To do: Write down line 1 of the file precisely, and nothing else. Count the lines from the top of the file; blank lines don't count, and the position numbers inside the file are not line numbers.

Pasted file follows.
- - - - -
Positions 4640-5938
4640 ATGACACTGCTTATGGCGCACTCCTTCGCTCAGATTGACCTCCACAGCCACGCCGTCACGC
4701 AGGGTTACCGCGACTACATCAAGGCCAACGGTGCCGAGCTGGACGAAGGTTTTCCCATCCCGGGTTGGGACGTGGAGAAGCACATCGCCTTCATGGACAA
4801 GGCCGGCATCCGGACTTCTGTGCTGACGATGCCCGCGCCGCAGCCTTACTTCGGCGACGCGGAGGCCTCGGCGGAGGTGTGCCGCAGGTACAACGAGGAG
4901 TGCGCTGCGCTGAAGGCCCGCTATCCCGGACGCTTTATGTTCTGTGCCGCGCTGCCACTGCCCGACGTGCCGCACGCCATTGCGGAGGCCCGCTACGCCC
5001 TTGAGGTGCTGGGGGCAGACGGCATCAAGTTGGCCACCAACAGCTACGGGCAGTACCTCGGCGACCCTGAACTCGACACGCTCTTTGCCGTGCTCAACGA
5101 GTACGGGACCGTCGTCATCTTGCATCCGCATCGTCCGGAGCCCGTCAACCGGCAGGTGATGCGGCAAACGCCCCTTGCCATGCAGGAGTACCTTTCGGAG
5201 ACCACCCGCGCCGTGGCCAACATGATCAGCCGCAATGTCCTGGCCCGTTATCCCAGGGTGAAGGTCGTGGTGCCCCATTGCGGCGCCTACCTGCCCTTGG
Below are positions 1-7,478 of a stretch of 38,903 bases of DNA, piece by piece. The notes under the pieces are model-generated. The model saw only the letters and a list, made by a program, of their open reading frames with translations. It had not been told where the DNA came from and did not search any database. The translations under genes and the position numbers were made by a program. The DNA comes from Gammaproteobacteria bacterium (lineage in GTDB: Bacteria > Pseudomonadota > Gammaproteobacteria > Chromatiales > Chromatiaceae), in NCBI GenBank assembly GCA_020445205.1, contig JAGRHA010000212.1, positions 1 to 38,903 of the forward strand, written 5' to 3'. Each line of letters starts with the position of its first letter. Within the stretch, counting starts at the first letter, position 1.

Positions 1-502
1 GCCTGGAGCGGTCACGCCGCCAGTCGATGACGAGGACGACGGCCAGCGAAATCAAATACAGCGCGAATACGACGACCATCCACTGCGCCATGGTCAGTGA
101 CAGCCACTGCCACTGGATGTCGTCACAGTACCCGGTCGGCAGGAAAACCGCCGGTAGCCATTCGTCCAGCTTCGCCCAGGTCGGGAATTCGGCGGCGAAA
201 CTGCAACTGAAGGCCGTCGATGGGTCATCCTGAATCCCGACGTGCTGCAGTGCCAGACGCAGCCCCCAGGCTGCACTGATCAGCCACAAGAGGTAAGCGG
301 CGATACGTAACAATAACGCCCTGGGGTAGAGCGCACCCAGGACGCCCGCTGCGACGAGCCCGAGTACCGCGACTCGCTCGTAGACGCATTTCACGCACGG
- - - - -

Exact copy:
Positions 4640-5938